The anti-terrorism bill under scrutiny

    574

    ‘Perhaps Speaker Cayetano should follow the suggestion of Rep. Lagman and put the anti-terrorism under hard scrutiny before submitting it to the Palace.’

    WITH the everyday barrage of information about the coronavirus coming from the DOH, the public has become inured and uninterested in reminders such as washing of hands and social distancing. This is perhaps the reason why the next trending issue which almost everybody wanted to take up, is the passage of a new anti-terrorism bill.

    Several opposition leaders, religious men of differing faith, entertainment and fashion celebrities, and lawmakers have recently aired their reservations on the anti-terror legislation pushed by Senators Lacson and Senate President Vicente Sotto III.

    While the religious, their Pro-Life supporters, Catholic universities and members of the Yellow camp only have motherhood statements against the anti-terrorism bill, a few critics of the proposed legislation offer sensible arguments. One of them is Rep. Edcel Lagman of the first district of Albay.

    Lagman called over the weekend both the Senate and the House of Representatives to take a second look at the “vague and amorphous” provisions of the bill.

    He expressed optimism that both chambers will do their part in reviewing the controversial measure, while the enrolled bill has yet to be transmitted to President Duterte for his signature.

    Lagman said the vague and amorphous provisions may be open to abuse by the law enforcers and by the executive agencies for wrongful interpretation and unlawful arrest. He stressed that among the questionable provisions are the 14-day warrantless arrest, a six-month ransacking of bank accounts, and a 90-day surveillance and wire-tapping, and vague provisions allowing law enforcers, the Anti-Terrorism Council (ATC) and the Anti-Money Laundering Council (AMLC) to perpetrate abusive interpretations of the law and unlawful apprehensions.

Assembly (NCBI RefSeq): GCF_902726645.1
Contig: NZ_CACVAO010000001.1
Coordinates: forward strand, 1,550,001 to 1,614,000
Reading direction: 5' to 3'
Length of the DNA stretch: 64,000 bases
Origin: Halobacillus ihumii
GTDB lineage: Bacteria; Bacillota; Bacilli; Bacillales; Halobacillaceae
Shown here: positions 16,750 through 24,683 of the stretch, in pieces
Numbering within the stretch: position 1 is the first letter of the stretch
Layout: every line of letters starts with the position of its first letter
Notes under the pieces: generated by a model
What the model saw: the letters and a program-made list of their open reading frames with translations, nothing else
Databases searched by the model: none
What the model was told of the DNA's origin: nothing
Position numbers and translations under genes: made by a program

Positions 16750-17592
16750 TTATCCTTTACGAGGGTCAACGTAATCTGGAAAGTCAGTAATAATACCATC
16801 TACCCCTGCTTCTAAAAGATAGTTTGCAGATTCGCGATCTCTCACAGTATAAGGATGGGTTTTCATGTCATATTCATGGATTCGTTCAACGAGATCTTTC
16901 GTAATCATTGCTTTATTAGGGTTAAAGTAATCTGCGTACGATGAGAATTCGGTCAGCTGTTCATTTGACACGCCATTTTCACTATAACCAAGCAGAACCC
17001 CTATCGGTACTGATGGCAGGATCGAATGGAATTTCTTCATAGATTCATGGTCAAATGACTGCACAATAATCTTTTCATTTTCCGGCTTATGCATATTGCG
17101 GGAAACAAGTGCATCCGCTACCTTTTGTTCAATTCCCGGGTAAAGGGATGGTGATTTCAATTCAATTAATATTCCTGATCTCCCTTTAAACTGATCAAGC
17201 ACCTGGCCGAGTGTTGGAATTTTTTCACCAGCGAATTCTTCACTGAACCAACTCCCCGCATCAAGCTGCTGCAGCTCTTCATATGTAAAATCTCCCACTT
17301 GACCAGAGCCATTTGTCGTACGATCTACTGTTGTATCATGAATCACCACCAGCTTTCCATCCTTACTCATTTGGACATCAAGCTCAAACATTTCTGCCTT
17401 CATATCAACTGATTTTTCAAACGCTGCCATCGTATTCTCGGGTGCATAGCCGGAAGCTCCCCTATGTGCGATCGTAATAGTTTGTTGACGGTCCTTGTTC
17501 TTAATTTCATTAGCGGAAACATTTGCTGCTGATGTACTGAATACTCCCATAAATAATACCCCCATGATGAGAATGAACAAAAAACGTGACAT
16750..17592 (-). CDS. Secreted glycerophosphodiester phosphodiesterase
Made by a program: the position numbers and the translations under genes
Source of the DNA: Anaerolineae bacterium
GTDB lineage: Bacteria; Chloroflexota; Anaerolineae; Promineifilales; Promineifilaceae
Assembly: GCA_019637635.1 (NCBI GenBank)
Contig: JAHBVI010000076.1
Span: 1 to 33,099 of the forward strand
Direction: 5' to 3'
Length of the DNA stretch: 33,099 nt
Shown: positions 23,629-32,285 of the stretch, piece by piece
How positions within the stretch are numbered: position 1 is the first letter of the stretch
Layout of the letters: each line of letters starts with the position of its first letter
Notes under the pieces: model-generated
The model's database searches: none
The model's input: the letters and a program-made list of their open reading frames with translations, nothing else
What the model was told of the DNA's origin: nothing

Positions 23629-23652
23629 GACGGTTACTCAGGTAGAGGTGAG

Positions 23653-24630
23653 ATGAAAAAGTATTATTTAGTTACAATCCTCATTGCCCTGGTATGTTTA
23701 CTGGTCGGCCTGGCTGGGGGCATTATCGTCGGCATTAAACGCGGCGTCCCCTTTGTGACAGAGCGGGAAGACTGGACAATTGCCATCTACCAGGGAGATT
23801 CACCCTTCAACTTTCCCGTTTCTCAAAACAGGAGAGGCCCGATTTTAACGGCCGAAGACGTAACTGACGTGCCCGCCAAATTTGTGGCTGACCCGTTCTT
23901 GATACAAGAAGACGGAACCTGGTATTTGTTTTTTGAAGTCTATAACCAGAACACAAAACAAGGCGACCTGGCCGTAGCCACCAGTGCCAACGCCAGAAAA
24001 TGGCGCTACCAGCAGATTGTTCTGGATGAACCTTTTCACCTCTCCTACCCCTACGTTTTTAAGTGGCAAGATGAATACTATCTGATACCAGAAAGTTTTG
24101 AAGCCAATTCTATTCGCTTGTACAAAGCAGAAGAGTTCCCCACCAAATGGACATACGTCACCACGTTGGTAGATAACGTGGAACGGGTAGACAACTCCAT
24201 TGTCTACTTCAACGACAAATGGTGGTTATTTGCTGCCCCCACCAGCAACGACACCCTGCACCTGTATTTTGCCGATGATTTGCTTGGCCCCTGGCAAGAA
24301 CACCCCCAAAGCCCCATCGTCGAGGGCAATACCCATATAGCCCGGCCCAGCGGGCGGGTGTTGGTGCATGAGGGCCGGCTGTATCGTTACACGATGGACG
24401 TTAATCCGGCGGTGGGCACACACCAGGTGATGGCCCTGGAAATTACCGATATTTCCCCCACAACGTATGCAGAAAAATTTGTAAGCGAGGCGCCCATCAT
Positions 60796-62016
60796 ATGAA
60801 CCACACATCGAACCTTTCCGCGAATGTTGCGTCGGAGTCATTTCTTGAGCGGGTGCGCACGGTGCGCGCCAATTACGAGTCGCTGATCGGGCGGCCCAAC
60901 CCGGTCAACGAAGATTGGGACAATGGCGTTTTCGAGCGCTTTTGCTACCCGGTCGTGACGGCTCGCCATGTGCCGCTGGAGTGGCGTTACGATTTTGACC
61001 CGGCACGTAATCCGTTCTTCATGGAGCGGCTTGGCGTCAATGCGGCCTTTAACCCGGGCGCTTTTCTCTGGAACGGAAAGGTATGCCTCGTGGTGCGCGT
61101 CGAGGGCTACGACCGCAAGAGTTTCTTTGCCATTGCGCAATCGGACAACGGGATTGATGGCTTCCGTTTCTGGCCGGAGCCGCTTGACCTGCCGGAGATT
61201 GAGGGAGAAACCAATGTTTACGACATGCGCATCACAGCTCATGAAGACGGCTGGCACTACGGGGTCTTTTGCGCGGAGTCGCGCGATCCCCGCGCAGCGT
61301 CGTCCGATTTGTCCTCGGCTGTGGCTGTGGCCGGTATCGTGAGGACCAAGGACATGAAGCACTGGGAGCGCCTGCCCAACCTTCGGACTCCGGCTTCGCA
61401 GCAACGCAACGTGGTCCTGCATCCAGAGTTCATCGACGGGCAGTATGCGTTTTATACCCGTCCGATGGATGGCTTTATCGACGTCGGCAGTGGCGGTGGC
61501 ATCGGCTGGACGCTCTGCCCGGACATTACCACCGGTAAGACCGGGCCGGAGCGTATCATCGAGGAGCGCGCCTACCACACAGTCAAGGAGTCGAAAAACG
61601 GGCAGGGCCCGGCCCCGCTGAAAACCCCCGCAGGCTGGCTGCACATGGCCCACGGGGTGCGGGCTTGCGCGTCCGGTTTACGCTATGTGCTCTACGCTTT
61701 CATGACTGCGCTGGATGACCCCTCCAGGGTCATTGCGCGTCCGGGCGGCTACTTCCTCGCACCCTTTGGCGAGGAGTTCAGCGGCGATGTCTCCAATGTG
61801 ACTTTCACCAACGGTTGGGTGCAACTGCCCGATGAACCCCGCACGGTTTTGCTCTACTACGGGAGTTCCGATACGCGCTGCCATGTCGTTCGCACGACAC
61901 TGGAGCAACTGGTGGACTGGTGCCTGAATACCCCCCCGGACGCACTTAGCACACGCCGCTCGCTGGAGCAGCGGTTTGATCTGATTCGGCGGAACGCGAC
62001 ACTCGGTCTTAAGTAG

The veteran lawmaker earlier asked Speaker Alan Peter Cayetano not to sign the enrolled bill on the “Anti-Terrorism Act of 2020” to afford both the House of Representatives and the Senate to make their own respective reviews of the measure to cleanse it of constitutional infirmities.

    Lagman also requested House Secretary General Jose Luis Montales for a certification on how the House members cast their votes on the House Bill No. 6875 or proposed “Anti-Terrorism Act of 2020” last June 3 “to ascertain the real score of the voting” on third and final reading.

    He made the request, saying there “appears to be some confusion on the tabulation of votes as evidenced by changes and corrections made in the result of the voting by the attending staff of the Secretariat.”

    As some congressmen, one by one, gain momentum in changing their votes from “yes” to “no,” Quezon 4th district Rep. Angelina “Helen” Tan clarified that she abstained from voting on the bill. Tan made the clarification because of social media reports that she voted “yes.”
    Perhaps Speaker Cayetano should follow the suggestion of Rep. Lagman and put the anti-terrorism under hard scrutiny before submitting it to the Palace.